Strange and Different
By David Frederick - May 14, 2017
We find the apostle Paul alone in Athens, the cultural center of the world. As he waits for his companions, Paul notices the city is swamped with idols and finds himself provoked by the spiritual state of the city. This was not the first time he encountered this sort of thing, but it was the first time he saw it on this scale. What we’ve noticed about Paul throughout the book of Acts is his boldness to stay in uncomfortable places with the message of hope in Christ. Paul’s response to the city filled with idols was to go to the places where people were, everyday, with the gospel. Paul stuck out and his message was so new and different it caught the attention of the people and gave Paul a hearing at the highest level. Followers of Christ will always be strangers in a strange land with a unique and life changing message of faith in Jesus. The message will challenges us in how we respond to the city filled with idols and it will call us to examine where God placed has placed each of us, everyday, as a messenger of the good news in Jesus?
The Nobility at Berea
By Mike Burchfield - May 7, 2017
After leaving Thessalonica due to rising opposition to the gospel, Paul and his friends traveled the Berea and visited the synagogue there. But as they preached the gospel to the Jews in Berea, they found the Jews in Berea were much more ‘noble’ than those in Thessalonica. What made the Berea Jews more noble? And what did that mean for the preaching of the gospel? What does the attitude of the Bereans teach Christians and those who aren’t, who live in the 21st century?
Those Men Who Turned the World Upside Down
By Mike Burchfield - April 30, 2017
Looking back over history, there are many figures who are remembered for the contribution they made in life. Many of those people have some trait or act or attitude that people knew them by or remember them by; and the apostle Paul was no exception. By the time he and Silas arrived in the city of Thessalonica he was known by both his friends and also by his foes. Thus, he and Silas were labeled by those critical of his message as the men who have turned the world upside down. What was behind this label? What caused Paul’s adversaries to say this of he and Silas? This sermon explores the accusation made against Paul and Silas and whether it was merited or not. Further, the sermon reveals why this sort of label might be placed on Christians when the gospel of Jesus Christ is fully preached and it’s implications fully explained. The message has particular relevance for the church of there 21st century as christians find themselves more at odds with the prevailing social agendas of our times.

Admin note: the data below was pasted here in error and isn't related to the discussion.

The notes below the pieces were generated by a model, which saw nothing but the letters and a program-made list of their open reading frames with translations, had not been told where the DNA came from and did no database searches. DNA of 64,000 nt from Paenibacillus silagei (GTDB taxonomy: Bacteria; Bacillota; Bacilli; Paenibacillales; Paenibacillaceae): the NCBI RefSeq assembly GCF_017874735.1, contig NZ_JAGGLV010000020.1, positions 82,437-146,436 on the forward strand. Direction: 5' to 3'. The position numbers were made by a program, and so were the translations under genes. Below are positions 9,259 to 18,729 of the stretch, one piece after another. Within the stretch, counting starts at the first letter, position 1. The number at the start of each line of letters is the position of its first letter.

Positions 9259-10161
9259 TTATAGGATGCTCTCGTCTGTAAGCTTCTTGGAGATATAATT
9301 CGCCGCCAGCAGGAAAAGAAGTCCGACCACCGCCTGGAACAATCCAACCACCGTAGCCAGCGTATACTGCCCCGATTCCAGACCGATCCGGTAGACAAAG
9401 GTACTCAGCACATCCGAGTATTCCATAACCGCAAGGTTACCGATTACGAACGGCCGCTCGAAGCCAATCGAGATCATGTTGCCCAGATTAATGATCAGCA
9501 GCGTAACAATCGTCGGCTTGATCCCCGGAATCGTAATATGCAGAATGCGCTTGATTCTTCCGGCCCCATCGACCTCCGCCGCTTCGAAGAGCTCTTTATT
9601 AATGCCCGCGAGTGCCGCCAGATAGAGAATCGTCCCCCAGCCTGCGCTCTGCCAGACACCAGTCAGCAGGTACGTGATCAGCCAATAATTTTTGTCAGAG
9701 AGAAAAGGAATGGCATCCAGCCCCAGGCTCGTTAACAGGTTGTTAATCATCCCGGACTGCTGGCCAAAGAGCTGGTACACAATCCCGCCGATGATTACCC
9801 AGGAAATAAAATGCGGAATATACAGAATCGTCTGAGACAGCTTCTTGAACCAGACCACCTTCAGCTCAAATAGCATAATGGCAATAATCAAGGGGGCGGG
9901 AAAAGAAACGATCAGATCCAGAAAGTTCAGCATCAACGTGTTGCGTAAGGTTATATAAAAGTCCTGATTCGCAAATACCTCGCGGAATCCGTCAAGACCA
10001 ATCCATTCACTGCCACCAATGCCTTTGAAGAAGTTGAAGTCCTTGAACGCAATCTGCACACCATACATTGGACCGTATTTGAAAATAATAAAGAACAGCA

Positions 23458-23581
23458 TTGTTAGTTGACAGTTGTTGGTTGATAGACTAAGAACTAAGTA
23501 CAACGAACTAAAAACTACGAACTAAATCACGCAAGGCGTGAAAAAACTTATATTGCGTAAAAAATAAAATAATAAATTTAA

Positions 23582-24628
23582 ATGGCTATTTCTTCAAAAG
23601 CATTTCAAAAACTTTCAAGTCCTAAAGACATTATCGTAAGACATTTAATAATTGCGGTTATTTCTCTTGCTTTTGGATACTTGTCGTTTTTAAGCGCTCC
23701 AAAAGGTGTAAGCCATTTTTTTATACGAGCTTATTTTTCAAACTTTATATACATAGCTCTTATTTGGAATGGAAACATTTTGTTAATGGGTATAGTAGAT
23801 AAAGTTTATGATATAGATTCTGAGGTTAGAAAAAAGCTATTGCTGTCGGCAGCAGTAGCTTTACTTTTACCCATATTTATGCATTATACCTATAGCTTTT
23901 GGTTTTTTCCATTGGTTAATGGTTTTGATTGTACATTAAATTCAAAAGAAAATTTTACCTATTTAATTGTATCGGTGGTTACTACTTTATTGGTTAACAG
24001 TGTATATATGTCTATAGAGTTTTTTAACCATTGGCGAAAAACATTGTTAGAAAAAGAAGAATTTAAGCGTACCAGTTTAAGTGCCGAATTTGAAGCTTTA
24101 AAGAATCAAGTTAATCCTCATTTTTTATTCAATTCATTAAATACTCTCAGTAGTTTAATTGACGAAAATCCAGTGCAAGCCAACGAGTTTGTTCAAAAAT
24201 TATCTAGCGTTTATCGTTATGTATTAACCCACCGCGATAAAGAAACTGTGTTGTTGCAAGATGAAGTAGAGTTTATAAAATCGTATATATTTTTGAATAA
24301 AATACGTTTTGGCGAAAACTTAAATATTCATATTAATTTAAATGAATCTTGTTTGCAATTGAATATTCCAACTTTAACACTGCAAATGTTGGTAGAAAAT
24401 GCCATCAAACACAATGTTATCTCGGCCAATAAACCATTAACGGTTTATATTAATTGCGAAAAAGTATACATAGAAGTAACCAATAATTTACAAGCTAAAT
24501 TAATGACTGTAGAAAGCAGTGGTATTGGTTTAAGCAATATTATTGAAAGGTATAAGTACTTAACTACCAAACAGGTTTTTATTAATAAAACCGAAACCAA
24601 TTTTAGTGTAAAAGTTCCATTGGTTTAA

The Nature and Hope of the Resurrection by Mike Burchfield - April 23, 2017
On Easter Sunday our sermon was from 1 Corinthians 15:1-34 and focused on the centrality and importance of the resurrection of Christ. In this second sermon from 1 Corinthians 15:35-52 two common questions which some ask about the resurrection of the dead are first, how are the dead raised? And second, what kind of body do those who are raised possess? The sermon answers these two questions, by showing the ways the resurrection bodies of Christians will be like Christ’s glorious body. Beyond this, however, the sermon also gives insight into why the resurrection from the dead is necessary, too.